Action Replay: Play the Game
The Premier League, Formula One and Wimbledon are a tiny tip of a very large iceberg in terms of sporting participation. Most of those who play of an evening or a weekend are amateurs of varying degrees of ability, taking part for fun, for exercise, for bonding with their mates. Many kids play or run or jump or swim, not so that they can win but so they can enjoy themselves, usually as part of a team.
Back in April the MCC and the cricket charity Chance to Shine released the results of a survey they had commissioned, of 8-to-16-year-olds and their parents. The headline finding was that nearly two-thirds of the children said they would not be bothered if the competitive element was removed from school sport. At the same time, almost one parent in four said they would be less interested in their offspring’s sporting activity if there was no competition involved.
Wasim Khan, the head of the charity concerned, said, ‘It is worrying to see that so many children would be relieved to see competition removed from sport … We want to teach children the importance of playing sport competitively and fairly, and for them to see the benefits that it can bring to their lives.’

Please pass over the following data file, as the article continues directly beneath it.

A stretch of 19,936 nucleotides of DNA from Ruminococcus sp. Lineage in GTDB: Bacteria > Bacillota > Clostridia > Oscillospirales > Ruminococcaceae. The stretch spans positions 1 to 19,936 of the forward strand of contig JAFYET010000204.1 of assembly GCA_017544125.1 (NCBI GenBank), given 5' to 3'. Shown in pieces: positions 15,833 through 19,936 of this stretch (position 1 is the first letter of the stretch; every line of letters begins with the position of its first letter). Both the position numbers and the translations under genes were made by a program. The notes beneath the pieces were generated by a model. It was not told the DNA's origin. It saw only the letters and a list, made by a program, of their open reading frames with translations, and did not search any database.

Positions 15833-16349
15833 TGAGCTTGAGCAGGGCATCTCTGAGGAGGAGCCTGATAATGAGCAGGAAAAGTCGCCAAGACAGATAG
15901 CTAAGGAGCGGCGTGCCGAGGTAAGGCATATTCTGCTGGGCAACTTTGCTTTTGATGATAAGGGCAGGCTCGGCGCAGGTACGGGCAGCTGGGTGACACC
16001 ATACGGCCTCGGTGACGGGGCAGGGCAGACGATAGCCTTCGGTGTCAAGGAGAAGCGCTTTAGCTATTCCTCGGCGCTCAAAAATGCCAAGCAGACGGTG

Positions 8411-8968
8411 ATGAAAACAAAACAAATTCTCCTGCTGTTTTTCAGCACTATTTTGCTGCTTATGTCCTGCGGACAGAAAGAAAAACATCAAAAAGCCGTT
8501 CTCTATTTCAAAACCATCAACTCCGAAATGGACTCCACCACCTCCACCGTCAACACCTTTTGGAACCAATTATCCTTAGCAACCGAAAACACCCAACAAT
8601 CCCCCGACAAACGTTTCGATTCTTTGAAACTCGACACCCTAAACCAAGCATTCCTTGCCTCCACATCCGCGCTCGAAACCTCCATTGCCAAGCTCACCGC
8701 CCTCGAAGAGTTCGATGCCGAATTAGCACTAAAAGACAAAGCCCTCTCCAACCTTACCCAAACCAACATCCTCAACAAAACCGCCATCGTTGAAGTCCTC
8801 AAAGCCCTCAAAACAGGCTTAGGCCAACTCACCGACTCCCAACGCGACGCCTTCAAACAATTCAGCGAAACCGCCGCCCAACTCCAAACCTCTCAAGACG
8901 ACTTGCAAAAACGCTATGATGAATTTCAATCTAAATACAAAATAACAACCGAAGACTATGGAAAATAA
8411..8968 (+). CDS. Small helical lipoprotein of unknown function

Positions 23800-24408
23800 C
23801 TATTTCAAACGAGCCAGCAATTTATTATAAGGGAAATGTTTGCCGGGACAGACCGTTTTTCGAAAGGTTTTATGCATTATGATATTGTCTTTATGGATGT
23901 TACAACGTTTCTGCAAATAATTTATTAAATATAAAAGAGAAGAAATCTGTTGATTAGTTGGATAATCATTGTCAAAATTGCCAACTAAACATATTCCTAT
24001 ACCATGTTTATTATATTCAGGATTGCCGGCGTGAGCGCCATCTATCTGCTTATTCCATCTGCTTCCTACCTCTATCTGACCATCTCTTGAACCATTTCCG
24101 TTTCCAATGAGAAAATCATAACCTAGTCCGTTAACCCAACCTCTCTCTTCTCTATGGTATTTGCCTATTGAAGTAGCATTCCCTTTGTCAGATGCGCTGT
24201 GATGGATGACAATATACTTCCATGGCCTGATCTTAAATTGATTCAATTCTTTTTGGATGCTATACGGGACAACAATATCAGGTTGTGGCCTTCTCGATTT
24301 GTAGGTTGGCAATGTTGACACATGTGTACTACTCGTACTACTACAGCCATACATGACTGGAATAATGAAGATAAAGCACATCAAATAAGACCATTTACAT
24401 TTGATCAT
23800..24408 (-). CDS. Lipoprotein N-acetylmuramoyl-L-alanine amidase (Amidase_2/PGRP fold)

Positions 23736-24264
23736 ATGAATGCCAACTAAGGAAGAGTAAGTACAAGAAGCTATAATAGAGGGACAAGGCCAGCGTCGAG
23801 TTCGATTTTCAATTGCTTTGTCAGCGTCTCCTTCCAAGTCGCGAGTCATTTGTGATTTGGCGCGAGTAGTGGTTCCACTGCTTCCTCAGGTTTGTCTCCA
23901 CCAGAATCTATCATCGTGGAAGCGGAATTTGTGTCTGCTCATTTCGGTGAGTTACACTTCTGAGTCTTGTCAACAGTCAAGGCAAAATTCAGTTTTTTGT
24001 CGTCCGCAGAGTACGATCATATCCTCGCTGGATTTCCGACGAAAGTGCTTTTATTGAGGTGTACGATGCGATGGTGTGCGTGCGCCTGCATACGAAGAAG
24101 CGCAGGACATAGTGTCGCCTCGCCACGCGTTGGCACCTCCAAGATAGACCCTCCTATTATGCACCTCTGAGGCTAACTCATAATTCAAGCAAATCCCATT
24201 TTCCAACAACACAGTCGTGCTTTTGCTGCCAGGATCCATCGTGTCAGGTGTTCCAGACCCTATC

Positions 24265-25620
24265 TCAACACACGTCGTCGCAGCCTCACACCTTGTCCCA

In another comment on these findings, Steve Bull, described as a performance psychologist, argued: ‘Competitive sport is a great way of preparing young people for the “real world” in which things will not always go their way. Learning how to deal with adversity, bounce back from disappointment and accept that luck isn’t always on your side are important lessons for children to absorb before they step out in to the world of work’ (Observer, 27 April).
So there you have it: school sport can prepare you for the knocks you are likely to meet later in life, as competitive capitalism throws its worst at you. Don’t complain or resist too much, just toughen up and realise that things won’t always go your way.
The Duke of Wellington famously said that the Battle of Waterloo was won on the playing fields of Eton, though apparently he was referring to how he learned to survive in fistfights rather than his prowess at cricket. But your schooldays don’t just fill your heads with religious or patriotic nonsense, they also exploit sport to help you learn how to cope with losing.